Climbing the Walls, by Sacha Fortune
Book: Climbing the Walls (Hart & Cole Book 1)
Author: Sacha Fortune, 2018
What if you were given a manual on married life as part of your wedding gift? What if the manual spelt out all the dos and don’ts, and provided detailed information on childcare? Would life be boring or more interesting?
Climbing the Walls centers on the life of Nicole and Kris, a couple and parents to two young children. Their marriage starts off by raising a question on sex - how much is too little, enough or too much? Does their sex life measure up to what the outside world made up of their friends and coworkers imagine it to be?
The couple’s life changes with the entry of their two children, now everyone gets busy, struggling to balance work with childcare. The suspense created at the start of each day kept me glued to the book, waiting for the end of each school day - who will pick their allocated child for the day on time, who will be late?
Going to bed in the night is more than that. Sacha unveils a new world once the bedroom door closes. What discussion topics occupy their time, sometimes well into the next morning? Nothing close to what many people would guess. Sacha unveils the couples’ enjoyment of one another, trials, temptations, and plans for their future.
Sacha takes us to the workplaces of Nicole and Kris and reveals their different personalities, competencies and how they relate with their friends and colleagues. The author got me reflective on how individuals can have different personalities for home and place of work. I started to wonder, can a man or woman be attracted to the opposite sex and it ends just there, especially because they are married? Sacha provides numerous examples that will get any reader to look at their work mates differently, then inwards to question their own position.
What kept me reading the book?
As the author writes at the beginning of the book, “They’re a little of me, a little of you, a little of the angel we strive to be…”
I kept opening the next page in search of answers to questions that came to mind:
Is marriage about trials, whereby individuals spend their life trying to find out what would annoy or create happiness for the other?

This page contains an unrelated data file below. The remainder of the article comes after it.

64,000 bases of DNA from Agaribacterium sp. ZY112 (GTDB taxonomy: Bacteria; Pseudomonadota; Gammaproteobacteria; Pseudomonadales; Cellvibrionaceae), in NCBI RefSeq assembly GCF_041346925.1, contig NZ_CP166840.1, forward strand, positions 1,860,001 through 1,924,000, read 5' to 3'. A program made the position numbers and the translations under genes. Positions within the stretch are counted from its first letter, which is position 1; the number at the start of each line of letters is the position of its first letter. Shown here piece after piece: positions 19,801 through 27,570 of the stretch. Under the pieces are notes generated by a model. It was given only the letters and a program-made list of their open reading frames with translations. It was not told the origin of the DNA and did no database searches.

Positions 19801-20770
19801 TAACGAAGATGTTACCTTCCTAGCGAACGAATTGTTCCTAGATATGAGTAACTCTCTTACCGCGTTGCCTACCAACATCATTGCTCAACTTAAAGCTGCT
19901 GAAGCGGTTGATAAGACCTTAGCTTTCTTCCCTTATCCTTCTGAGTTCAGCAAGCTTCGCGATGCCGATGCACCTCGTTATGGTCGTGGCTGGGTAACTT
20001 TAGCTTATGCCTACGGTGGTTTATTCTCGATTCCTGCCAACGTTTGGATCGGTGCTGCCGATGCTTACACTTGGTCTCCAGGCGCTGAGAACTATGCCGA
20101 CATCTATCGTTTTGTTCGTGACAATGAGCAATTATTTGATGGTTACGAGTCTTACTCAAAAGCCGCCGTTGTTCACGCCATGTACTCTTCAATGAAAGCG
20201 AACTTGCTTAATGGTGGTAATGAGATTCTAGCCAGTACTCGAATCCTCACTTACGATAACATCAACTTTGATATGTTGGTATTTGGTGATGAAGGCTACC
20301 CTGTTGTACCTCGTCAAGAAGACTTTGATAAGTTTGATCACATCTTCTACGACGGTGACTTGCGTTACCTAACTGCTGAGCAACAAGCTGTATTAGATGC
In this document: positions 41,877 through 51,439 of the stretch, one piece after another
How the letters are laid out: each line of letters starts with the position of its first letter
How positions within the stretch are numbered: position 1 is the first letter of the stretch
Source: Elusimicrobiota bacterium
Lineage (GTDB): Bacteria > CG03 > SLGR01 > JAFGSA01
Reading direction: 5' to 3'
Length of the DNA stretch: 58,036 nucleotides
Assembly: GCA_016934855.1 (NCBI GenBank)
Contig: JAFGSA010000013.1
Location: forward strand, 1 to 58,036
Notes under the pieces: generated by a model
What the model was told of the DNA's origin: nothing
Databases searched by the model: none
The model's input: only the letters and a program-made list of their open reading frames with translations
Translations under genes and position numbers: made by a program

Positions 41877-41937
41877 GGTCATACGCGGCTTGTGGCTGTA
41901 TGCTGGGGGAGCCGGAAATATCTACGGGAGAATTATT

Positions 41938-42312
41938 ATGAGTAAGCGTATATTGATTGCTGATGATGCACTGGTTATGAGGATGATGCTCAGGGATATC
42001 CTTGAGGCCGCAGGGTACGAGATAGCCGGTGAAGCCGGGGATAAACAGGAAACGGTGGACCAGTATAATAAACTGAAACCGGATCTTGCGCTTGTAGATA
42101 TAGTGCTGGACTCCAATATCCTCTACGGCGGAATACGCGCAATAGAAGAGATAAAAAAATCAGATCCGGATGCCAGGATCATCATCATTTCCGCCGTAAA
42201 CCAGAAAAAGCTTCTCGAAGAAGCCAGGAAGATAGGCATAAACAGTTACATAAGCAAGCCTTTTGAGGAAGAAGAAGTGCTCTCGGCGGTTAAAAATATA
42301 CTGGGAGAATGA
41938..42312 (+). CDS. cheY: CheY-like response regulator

Are friendships outside of marriage “real,” or limited to what the other partner allows?
What is the role of children in a marriage? Would marriages of the various couples in the book survive if they did not have young children to raise?
What is forgiveness? Is adultery the worst crime in marriage, how do couples deal with it whenever one of both of them commit adultery?
Sacha’s writing style held my attention to the last page: the character descriptions revealed day today people I would encounter with at a place of work, bookstore, parent at school and more. I could see Kris playing with Nikita as they ate breakfast, or Nicole hurrying out of the house early in the morning with a sleepy Khailam in her arms.
Reading the book kept me reflective on issues of friendships in and out of marriage, parenthood, work and employment, and what it takes to live with another adult.
I recommend Climbing up Walls to anyone in a marriage, contemplating marriage or on the outside but longs to learn something about the married people they work with or interact with in life.
Though there were a few areas in the book that lagged, like the description when Kris first encounters Carrina, I still gave the book five stars. Sacha communicated such a delicate matter, struggles in marriage and the threads that help hold it together in a way that keeps one opening the next page until the last sentence of the book.
Thanks for reading this book review. I endeavour to write a review on the books that capture my interest. Please recommend books for me to read next.